China’s zero Covid policy forces Apple to look for a backup supplier in India

China’s zero Covid policy forces Apple to look for a backup supplier in India
China's zero Covid policy forces Apple to look for a backup supplier in India
  • Apple Inc.’s Taiwanese contract manufacturer Pegatron Corp. has started assembling the company’s latest iPhone 14 model in India.
  • The move is caused by the abrupt Covid-19 lockdown at the key iPhone Pro manufacturing hub in the Chinese city of Zhengzhou, operated by Foxconn Technology Group.

It wasn’t long after the launch of the iPhone 14 lineup that Apple Inc began manufacturing it in India, through its main assembler Foxconn Technology Group. Although the vast majority of iPhones were still made in China, the move was seen as part of Apple’s gradual diversification from China as it seeks to reduce the risk of supply chain disruptions stemming from the country’s strict zero-Covid policy. and the tensions with the US.

Unfortunately, the situation in China is not improving as the country recently announced a seven-day closure of the area around Foxconn’s main plant in Zhengzhou. The move, as anticipated, will severely curtail shipments in and out of the world’s largest iPhone factory. Since then, the scenario has highlighted Apple’s deep dependence on China, thus highlighting the importance of your diversification plans underwaylike India and expansion of vietnam.

For now, there have been reports that Apple has chosen another Taiwanese contract manufacturer, Pegatron Corp., as its second supplier in India. In a report of BloombergPegatron has apparently began to assemble the company’s latest iPhone 14 model at its factory in the southern Indian state of Tamil Nadu. The factor, with 7,000 employees at the end of September, also started making iPhone 12 phones earlier this year.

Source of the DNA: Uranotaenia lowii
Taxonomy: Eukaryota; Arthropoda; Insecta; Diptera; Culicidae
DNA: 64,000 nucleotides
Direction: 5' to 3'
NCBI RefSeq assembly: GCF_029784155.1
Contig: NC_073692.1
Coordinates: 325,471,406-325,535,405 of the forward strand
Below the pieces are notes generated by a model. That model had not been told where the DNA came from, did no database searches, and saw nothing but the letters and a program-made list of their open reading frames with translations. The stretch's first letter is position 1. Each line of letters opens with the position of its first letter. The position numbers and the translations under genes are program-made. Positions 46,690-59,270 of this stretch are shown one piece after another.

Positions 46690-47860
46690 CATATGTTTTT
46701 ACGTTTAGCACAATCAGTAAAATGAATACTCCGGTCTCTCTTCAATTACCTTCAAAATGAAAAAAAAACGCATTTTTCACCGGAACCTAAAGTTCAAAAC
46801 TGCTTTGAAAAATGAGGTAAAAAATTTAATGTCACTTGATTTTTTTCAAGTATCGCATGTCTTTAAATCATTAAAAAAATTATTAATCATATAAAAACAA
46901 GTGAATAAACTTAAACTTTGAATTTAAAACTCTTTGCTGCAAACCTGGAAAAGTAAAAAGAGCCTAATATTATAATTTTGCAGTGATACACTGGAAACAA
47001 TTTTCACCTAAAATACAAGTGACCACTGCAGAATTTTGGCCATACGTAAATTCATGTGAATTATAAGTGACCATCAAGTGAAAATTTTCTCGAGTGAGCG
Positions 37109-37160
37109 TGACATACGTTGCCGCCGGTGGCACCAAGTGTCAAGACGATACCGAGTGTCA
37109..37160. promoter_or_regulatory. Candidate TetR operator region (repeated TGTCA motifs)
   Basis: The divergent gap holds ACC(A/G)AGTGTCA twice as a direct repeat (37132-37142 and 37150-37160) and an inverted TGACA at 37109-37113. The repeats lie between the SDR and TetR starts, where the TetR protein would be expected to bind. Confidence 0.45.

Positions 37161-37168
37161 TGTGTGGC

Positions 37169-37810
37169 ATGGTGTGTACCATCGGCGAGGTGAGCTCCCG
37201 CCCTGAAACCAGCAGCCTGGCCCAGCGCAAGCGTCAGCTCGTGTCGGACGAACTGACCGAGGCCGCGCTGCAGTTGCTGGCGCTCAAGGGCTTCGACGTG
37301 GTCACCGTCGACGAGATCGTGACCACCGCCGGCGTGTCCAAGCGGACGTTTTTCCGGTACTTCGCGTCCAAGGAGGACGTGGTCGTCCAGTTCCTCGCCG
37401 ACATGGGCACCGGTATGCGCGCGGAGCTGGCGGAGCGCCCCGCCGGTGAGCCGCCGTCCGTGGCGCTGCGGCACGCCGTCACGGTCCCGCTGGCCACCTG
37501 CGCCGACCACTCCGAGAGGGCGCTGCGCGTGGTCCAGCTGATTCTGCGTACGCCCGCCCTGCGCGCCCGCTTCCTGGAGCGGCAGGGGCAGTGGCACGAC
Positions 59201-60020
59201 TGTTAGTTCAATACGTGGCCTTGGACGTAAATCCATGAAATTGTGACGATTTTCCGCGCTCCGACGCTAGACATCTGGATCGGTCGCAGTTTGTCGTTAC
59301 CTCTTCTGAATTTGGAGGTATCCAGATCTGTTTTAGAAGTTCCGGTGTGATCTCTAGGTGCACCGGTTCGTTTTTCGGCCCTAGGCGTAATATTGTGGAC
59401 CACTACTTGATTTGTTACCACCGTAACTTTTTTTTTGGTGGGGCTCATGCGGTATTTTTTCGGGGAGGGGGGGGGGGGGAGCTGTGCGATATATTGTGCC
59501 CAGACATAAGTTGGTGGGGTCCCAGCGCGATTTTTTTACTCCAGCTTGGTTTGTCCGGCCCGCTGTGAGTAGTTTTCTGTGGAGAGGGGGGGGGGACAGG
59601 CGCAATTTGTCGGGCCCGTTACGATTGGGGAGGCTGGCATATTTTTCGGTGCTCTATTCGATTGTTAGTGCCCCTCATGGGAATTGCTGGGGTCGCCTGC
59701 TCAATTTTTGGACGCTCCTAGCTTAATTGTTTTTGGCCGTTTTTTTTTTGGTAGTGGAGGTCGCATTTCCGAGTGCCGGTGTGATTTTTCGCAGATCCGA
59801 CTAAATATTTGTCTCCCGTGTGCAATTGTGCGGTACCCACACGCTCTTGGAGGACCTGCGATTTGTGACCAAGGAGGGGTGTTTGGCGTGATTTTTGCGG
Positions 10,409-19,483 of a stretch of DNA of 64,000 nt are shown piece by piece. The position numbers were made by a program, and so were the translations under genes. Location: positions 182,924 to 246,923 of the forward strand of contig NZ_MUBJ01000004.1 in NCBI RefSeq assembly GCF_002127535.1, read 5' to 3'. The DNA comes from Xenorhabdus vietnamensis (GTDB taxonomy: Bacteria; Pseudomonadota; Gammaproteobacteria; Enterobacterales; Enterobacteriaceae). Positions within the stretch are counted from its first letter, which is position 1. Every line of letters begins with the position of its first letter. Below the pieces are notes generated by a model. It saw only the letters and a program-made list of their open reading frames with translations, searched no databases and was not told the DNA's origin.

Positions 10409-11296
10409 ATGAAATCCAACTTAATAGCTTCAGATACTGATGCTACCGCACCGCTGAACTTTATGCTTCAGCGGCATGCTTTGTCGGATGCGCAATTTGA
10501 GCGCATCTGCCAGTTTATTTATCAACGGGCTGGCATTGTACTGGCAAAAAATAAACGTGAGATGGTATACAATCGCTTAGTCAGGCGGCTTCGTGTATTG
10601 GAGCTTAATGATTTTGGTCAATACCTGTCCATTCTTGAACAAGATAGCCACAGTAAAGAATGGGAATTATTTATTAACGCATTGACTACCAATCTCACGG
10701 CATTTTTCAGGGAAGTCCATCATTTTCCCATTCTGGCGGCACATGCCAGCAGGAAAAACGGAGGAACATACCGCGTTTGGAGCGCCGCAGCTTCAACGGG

Pegatron usually gets orders for entry-level models from Apple. In general, with Prime Minister Narendra Modi’s financial incentive program, all of Apple’s biggest Taiwanese suppliers (Foxconn, Pegatron and Wistron Corp.) have accelerated iPhone assembly in India. That, in turn, helped boost iPhone exports from the South Asian country.

However, Counterpoint Senior Analyst Ivan Lam said the one big hurdle to more production moving out of China is that most iPhone components are still made there and need to be shipped wherever they’re assembled. the devices. Overall, experts generally suggest that Beijing’s Covid Zero approach is likely to further disrupt Foxconn’s main operating base, which produces about four out of five of Apple’s latest phones.

As it is, Foxconn, whose main listed arm is Hon Hai Precision Industry Co., was already grappling with a Covid-19 outbreak that forced some of its 200,000 employees into quarantine and pushed others to flee offices. facilities, some on foot.

Even with India, Apple expects slower production

just last week, Tech Wire Asia reported about the possibility of a Christmas slowdown for Apple. Not long after, the Cupertino, California-based company reaffirmed in a statement on Sunday that “customers will experience longer wait times to receive their new products.” This despite the company continuing to see strong demand for the iPhone 14 Pro and iPhone 14 Pro Max models.

At the moment, iPhone 14 Pro phone deliveries are listed for late November or early December, according to Apple’s website. Apple said the facility is operating at “significantly reduced capacity,” while Foxconn said in a separate statement that it is lowering its outlook for the fourth quarter to account for the lockdown.

“Foxconn is now working with the government in a concerted effort to end the pandemic and resume production at full capacity as quickly as possible,” the Taiwanese company said in a statement. Overall, despite doing better than other smartphone makers, Apple backtracked on plans to ramp up production of its new iPhones this year after an anticipated surge in demand failed to materialize. Bloomberg has reported.

Although Apple has reported better-than-expected results, it still warned of a Christmas slowdown.

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